What emerges is a hierarchy of dramatically different growth rates, ranging from just 11% for Merlin labels through to a dramatic 48% for independent artists and an even more impressive 58% for ‘other independent labels’. This provides further evidence of the way in which (much of) the independent sector continues to thrive during streaming’s continuing ascendancy.

spotify streaming growth by label type

Most intriguing is the 58% growth for ‘other independent labels’. I am using the quote marks because this is essentially an ‘all others’ bucket and so captures music entities that don’t fit the traditional classification of ‘label’. This includes AI generative music and of course library music companies like Epidemic Sound.

It is of course important to consider that growth rates are not absolute growth – the majors still added much more new Spotify revenue in 2019 (€1 billion) than all of the rest put together. Nonetheless, the difference in growth rates is stark and only Spotify will be able to answer questions about how much of this is organic versus how much of this is driven by the way that it engineers its recommendations and programming.

Whatever the causes, the effect is clear: streaming benefits everyone but it benefits some more than others.

2018 Global Label Market Share: Stream Engine

Recorded music revenues grew in 2018 for the fourth consecutive year, reaching $18.8 billion, up $2.2 billion from 2017. Streaming was the engine room of growth, up 30% year on year to reach $9.6 billion. For the first time streaming became the majority of label revenue (51%), and its growth continues to outpace the decline of legacy formats. Major label rankings remained unchanged in 2018, but the majors enjoyed varying fortunes and the continued meteoric rise of Artists Direct points to market transforming changes that are reshaping the entire business of record labels.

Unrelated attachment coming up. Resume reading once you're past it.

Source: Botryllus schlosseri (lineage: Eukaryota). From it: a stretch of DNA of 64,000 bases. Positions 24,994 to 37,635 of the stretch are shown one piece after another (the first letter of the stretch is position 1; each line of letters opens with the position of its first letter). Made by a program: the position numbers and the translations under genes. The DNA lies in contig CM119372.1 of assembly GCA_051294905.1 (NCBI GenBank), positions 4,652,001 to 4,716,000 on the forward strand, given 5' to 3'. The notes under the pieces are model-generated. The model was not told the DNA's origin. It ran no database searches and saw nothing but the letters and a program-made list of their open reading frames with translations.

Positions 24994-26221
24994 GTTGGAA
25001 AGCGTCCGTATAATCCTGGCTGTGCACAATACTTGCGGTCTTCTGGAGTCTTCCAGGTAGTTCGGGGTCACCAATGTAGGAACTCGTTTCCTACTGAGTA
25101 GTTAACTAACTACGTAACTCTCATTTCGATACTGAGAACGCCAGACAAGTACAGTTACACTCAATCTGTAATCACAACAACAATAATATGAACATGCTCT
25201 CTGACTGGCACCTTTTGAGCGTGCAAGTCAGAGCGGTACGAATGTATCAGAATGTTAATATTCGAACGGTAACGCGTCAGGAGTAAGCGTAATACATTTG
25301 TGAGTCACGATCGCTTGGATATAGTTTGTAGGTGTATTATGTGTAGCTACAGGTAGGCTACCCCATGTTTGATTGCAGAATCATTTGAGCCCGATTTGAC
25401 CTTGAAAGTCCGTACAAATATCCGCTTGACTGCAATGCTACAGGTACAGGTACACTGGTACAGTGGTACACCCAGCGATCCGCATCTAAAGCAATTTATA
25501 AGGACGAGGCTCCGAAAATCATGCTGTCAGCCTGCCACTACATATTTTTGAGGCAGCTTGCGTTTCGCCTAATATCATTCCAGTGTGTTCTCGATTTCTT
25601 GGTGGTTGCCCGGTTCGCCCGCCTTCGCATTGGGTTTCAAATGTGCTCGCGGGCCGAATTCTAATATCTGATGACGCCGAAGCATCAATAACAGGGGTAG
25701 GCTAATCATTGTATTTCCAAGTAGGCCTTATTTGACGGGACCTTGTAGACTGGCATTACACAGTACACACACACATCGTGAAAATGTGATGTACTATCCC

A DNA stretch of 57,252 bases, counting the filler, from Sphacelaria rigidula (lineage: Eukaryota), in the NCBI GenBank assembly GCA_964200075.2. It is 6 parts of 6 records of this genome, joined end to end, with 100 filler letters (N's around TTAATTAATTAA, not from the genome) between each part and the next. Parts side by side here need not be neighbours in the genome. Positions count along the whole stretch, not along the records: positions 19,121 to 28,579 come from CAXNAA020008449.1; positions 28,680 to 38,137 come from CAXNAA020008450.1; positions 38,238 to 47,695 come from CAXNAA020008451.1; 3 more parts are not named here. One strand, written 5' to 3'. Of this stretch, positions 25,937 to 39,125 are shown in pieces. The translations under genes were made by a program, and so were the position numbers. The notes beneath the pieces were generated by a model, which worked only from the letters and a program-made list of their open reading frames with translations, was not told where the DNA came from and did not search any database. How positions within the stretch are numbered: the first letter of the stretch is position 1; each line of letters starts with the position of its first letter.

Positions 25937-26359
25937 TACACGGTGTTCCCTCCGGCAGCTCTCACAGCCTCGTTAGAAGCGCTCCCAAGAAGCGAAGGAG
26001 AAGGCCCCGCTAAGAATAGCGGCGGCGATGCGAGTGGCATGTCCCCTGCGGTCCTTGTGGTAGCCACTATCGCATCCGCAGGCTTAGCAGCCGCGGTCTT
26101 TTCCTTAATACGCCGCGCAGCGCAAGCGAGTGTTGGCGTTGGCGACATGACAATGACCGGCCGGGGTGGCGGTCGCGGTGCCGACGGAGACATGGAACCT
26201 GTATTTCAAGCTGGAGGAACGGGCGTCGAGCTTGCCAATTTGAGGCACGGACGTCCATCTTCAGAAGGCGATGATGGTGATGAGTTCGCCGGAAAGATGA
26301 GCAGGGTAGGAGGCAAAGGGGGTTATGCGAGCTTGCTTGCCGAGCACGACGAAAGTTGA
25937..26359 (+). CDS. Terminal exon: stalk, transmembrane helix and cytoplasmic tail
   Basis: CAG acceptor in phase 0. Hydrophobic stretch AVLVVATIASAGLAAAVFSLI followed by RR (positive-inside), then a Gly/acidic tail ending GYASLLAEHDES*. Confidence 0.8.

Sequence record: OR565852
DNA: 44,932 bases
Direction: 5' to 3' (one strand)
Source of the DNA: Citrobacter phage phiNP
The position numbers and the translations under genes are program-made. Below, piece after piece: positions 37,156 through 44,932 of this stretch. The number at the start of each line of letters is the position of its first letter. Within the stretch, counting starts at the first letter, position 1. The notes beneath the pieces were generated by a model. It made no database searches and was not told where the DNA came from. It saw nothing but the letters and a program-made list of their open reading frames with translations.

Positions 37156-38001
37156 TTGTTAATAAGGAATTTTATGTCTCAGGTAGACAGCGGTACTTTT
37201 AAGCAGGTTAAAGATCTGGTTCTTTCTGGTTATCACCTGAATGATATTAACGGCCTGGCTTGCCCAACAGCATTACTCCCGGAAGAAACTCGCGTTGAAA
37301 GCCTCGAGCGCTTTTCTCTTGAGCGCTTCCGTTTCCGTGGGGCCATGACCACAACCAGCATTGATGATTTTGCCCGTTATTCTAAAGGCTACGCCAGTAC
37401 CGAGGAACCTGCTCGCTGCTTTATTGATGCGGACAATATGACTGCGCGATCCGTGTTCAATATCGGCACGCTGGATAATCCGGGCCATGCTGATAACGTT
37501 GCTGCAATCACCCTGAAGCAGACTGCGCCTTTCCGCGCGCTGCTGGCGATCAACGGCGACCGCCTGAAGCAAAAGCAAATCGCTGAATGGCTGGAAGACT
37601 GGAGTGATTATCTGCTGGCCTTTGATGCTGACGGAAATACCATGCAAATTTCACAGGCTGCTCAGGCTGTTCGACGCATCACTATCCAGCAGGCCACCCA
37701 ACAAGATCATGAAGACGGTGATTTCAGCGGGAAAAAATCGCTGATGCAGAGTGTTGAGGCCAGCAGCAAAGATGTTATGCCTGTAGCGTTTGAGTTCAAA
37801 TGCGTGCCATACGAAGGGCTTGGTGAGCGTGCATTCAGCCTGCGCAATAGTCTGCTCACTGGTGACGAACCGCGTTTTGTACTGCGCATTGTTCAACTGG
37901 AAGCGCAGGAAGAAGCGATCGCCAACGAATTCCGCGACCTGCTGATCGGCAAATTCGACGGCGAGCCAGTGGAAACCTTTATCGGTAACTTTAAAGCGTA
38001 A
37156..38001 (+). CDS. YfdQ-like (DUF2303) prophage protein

2018 was shaped by three key factors:

  • Continued growth: Global recorded music revenues grew 7.9%. Though 2017 revenues grew by a higher 9.0%, the market grew the same in absolute terms in 2018, adding $1.4 billion of net new revenues as in 2017. Since 2015 the total market has increased by 26%, adding $3.9 billion of net new revenue.
  • Stream powered: Though relative growth is slowing, streaming added the same amount of net new revenue – $2.2 billion – in 2018 as it did in 2017. Though 2019 will see mature streaming markets such as the US and UK slow, mid-tier markets such as Mexico and Brazil, coupled with Japan and Germany, will ensure that streaming revenues grow by another $2 billion in 2019.
  • Artists Direct:The major record labels retained the lion’s share of revenues in 2018, accounting for 69.2% of the total. Changes in global market shares typically move at a relatively slow pace, particularly at a major vs independent level. However, Artists Direct – i.e. artists without record labels – are changing the shape of the market, growing nearly four times as fast as the total market to end 2018 with $0.6 billion of revenue.

midia music market shares 2018

There were mixed fortunes in terms of market shares. Universal Music and Warner Music both gained 0.6 points of market share in 2018, up to 30.3% and 18.3% respectively, with Sony Music losing 1.5 points of share in 2018. Though Sony’s 2018 revenues were constrained in part by the company implementing new revenue recognition practices in 2018, Universal’s market share lead over the second placed label is now an impressive 9.7 points.Artists Direct and Independents together accounted for 30.8%, though this figure is measured on a distribution basis (i.e. Major revenues include independent labels distributed by majors and major owned companies). The independent share based on an ownership share will therefore be higher.

More of the same, but change too